By Sara Madden
On May 12, 2016 I boarded a plane to Texas with the ticket I’d purchased the day before. I’d considered going there to cheer for my amazing friend and pro triathlete Bree Wee several times, but always talked myself out of it. I had to get a solid weekend of training in, I had to go to work, I had to blah, blah, blah. Then I saw this…
This sealed the deal, so me and my cowboy boots were Texas-bound ya’ll! As a More Than Sport athlete, I was invited to represent the team and DO MORE than just cheer for my fellow Ironmen, I was going to help them change lives.
After a long and amazing weekend of cheering and working, I stood in the hospital room I had been waiting to get to, and went to hand my very own finishers medal (from my first Ironman) to a little girl. I could not have been prepared for what I would feel at that moment. The wonderful memory of Mike Reilly saying “Sara Madden, YOU are an IRONMAN!” came rushing in and I burted out “Hi, I’m Sara, and this is the medal they gave me when I finished my first Ironman in Lake Placid. It was really hard, and they give you a medal at the end for being strong and not giving up…” I choked on the tears as I held out that nickel and blue and red medal to her.
“I want you to have my medal because you are much braver than any Ironman!”
One last time, I held in my hands that feeling that wells up when you realize you can overcome something that seems impossible, painful and even terrifying, and then gave it to a little girl who needed to know that she too was brave, more so than I will ever be. My medal was finally in its rightful home.
Often in my life as an Ironman, I have wondered why any sane person would ever sign up for such torture. To get a finisher medal? To prove that I could do what I once imagined was impossible? Those are great reasons, but I could never shake the feeling that I was missing a puzzle piece. After this experience I can confidently say I have a WHY that is bigger than a medal. It took me five years to understand that I needed to experience the pain and fear and victory of Ironman so I could meet some amazing people that would alter my life in the span of one weekend.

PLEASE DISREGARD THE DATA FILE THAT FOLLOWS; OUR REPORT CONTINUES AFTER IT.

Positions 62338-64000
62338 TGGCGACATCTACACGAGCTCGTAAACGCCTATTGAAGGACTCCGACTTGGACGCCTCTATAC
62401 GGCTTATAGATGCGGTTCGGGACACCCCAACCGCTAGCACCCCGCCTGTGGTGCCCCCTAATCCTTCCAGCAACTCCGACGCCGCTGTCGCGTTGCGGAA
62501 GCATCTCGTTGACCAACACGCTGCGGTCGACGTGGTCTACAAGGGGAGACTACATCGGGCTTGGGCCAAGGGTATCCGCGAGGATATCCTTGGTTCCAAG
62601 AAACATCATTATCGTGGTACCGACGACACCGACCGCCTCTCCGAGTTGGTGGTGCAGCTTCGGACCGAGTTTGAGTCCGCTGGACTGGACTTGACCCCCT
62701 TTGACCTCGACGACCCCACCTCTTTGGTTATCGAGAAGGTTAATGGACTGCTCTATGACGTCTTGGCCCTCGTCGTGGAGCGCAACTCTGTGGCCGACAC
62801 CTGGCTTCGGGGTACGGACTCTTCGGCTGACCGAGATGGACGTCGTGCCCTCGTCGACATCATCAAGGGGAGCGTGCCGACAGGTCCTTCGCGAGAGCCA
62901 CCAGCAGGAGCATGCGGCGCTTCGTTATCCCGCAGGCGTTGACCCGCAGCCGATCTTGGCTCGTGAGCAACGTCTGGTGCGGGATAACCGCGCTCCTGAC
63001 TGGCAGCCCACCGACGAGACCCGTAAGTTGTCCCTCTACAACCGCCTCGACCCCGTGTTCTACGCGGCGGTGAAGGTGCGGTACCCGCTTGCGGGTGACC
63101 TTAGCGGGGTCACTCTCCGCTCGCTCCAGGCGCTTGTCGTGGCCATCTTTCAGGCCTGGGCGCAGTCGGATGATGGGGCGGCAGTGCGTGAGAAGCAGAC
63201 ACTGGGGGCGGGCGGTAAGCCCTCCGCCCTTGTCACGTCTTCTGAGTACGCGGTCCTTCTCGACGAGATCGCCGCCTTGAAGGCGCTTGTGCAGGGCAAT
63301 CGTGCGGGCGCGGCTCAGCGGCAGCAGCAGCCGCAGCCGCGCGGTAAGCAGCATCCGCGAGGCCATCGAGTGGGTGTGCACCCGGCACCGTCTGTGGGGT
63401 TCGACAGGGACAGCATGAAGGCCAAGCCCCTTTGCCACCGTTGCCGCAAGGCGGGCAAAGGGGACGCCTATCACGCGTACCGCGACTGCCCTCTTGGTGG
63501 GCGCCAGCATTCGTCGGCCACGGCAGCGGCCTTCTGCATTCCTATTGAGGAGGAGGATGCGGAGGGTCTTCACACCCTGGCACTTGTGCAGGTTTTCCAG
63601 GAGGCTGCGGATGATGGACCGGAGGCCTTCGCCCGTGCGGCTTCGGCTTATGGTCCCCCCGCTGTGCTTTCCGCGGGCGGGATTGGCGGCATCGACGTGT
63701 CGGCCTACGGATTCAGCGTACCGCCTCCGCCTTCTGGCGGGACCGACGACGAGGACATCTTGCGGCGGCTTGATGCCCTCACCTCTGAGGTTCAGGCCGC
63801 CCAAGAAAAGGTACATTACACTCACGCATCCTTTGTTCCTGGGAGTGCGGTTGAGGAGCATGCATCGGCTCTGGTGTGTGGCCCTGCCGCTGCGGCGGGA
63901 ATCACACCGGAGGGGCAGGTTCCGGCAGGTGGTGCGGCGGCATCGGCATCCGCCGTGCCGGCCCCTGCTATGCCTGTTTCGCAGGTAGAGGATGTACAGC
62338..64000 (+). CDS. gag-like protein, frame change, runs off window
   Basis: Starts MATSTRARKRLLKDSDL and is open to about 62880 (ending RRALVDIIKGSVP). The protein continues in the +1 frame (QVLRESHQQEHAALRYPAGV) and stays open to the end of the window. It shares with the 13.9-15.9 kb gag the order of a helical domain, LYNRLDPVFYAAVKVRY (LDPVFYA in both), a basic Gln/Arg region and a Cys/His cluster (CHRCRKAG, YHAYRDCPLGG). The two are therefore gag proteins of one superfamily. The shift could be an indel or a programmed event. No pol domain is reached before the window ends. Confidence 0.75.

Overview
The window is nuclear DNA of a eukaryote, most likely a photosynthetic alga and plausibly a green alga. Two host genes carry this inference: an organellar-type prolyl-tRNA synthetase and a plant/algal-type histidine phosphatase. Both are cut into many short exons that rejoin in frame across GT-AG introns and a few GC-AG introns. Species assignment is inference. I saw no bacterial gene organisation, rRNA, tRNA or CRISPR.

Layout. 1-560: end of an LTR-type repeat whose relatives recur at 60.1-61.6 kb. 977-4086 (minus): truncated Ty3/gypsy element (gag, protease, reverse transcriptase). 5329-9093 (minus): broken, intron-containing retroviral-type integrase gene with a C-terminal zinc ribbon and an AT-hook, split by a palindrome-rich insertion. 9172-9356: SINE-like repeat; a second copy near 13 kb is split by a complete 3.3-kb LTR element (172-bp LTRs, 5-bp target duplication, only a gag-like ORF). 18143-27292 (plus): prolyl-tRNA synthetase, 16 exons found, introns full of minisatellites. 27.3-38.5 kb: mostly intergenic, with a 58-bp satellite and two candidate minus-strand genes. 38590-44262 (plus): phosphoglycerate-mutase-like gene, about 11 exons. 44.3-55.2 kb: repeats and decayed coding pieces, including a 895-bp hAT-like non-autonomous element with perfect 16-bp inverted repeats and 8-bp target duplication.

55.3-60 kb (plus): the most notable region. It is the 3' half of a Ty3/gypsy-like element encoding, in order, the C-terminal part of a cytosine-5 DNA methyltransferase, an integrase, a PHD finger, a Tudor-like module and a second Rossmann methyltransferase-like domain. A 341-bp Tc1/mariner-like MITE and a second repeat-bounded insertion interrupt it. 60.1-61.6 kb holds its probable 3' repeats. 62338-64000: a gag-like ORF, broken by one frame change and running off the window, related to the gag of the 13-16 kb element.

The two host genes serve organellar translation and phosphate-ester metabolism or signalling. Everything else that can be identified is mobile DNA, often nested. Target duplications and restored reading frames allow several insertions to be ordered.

George Bember- Ironman
You would never know by looking at him that he is a cancer survivor himself, but 26 year old George Bember celebrated 10 years of being cancer free by racing his first Ironman. While most Ironman Texas finishers were still hobbling around, and rightfully so, George and his girlfriend Christine were helping us gift the Finisher medals to children on the very floor where he had been a patient in 2006.
“I did this race to honor those I met in the hospital, those I lost and those who are still fighting. I wanted to raise money, honor God for healing me, and to make it something bigger than myself… I didn’t want Ironman to be about me,” George, who has also run several marathons, explains. “Before cancer I thought running a mile was endurance running. I never thought I could run a marathon… or ever do an Ironman. The tipping point was the Snowdrop Ultra and running for something bigger than yourself. I would have never considered endurance racing otherwise!”
"We loved seeing people come into the hospital and visit us. When you receive a gift that is something so special to the person who earned it, and you know they are giving it up for you, it can be really impactful, empowering and inspiring."
Bree Wee- Professional Triathlete
“I definitely thought about those children out there. It was my first race where I had my medal promised at the finish line so I knew no matter the difficulty of the day I had to finish. I gave my word. And an Ironman compared to the children's battle with cancer is minor!”
Carrie McCoy- Professional Triathlete
“I wanted to finish. I wanted to give my medal to the Texas Childrens Cancer Center to be donated and I found inner fire from that… I ran on heart, and so when the storms came in I just kept on running, and when it hailed we just kept running and when they tried to get off the course…we just kept running… I see so many posts of just how amazing it was that we raced in this weather and all the troubles of this Ironman … But it’s just a race, it is one day and it’s a gift. There are much greater battles that are being fought from families who lost their homes due to the floods… or the kids we donated our finisher medals to who are fighting cancer.”
Iron Dave- Ironman
“Ironman Texas would be my 4th Ironman, and in the years I started this sport, sadly I have never raced for another cause or meaning but for myself. I have many friends who have overcame a lot to compete, and I'm blessed that I have not had to deal with any real hardships in my journey. These kids are showing more courage, intensity and fearlessness in one day than I have in my lifetime. Whatever issues or challenges I faced in Texas, it pales in comparison to the battles these kids fight. I decided to donate my medal because if a medal I earned can inspire one kid to fight a little harder it will be worth it. I just hope they smiled a little brighter that day. The reality is, these kids are the ones inspiring all of us.”